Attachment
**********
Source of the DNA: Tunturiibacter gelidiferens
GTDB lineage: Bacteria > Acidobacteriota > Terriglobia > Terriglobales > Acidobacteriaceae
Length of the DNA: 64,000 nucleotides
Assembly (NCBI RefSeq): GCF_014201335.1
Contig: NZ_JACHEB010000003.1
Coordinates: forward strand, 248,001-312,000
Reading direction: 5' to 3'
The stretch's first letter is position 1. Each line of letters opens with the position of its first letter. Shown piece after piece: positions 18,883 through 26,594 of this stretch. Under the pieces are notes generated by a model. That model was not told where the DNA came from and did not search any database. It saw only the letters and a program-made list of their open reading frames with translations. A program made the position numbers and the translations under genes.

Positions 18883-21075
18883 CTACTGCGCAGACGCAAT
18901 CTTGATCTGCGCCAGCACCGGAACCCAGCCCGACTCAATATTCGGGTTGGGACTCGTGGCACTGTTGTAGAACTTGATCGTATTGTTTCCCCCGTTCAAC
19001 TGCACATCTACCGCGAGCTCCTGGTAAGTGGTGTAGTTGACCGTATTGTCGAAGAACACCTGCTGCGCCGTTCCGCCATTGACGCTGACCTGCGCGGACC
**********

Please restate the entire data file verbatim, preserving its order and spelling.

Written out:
Source of the DNA: Tunturiibacter gelidiferens
GTDB lineage: Bacteria > Acidobacteriota > Terriglobia > Terriglobales > Acidobacteriaceae
Length of the DNA: 64,000 nucleotides
Assembly (NCBI RefSeq): GCF_014201335.1
Contig: NZ_JACHEB010000003.1
Coordinates: forward strand, 248,001-312,000
Reading direction: 5' to 3'
The stretch's first letter is position 1. Each line of letters opens with the position of its first letter. Shown piece after piece: positions 18,883 through 26,594 of this stretch. Under the pieces are notes generated by a model. That model was not told where the DNA came from and did not search any database. It saw only the letters and a program-made list of their open reading frames with translations. A program made the position numbers and the translations under genes.

Positions 18883-21075
18883 CTACTGCGCAGACGCAAT
18901 CTTGATCTGCGCCAGCACCGGAACCCAGCCCGACTCAATATTCGGGTTGGGACTCGTGGCACTGTTGTAGAACTTGATCGTATTGTTTCCCCCGTTCAAC
19001 TGCACATCTACCGCGAGCTCCTGGTAAGTGGTGTAGTTGACCGTATTGTCGAAGAACACCTGCTGCGCCGTTCCGCCATTGACGCTGACCTGCGCGGACC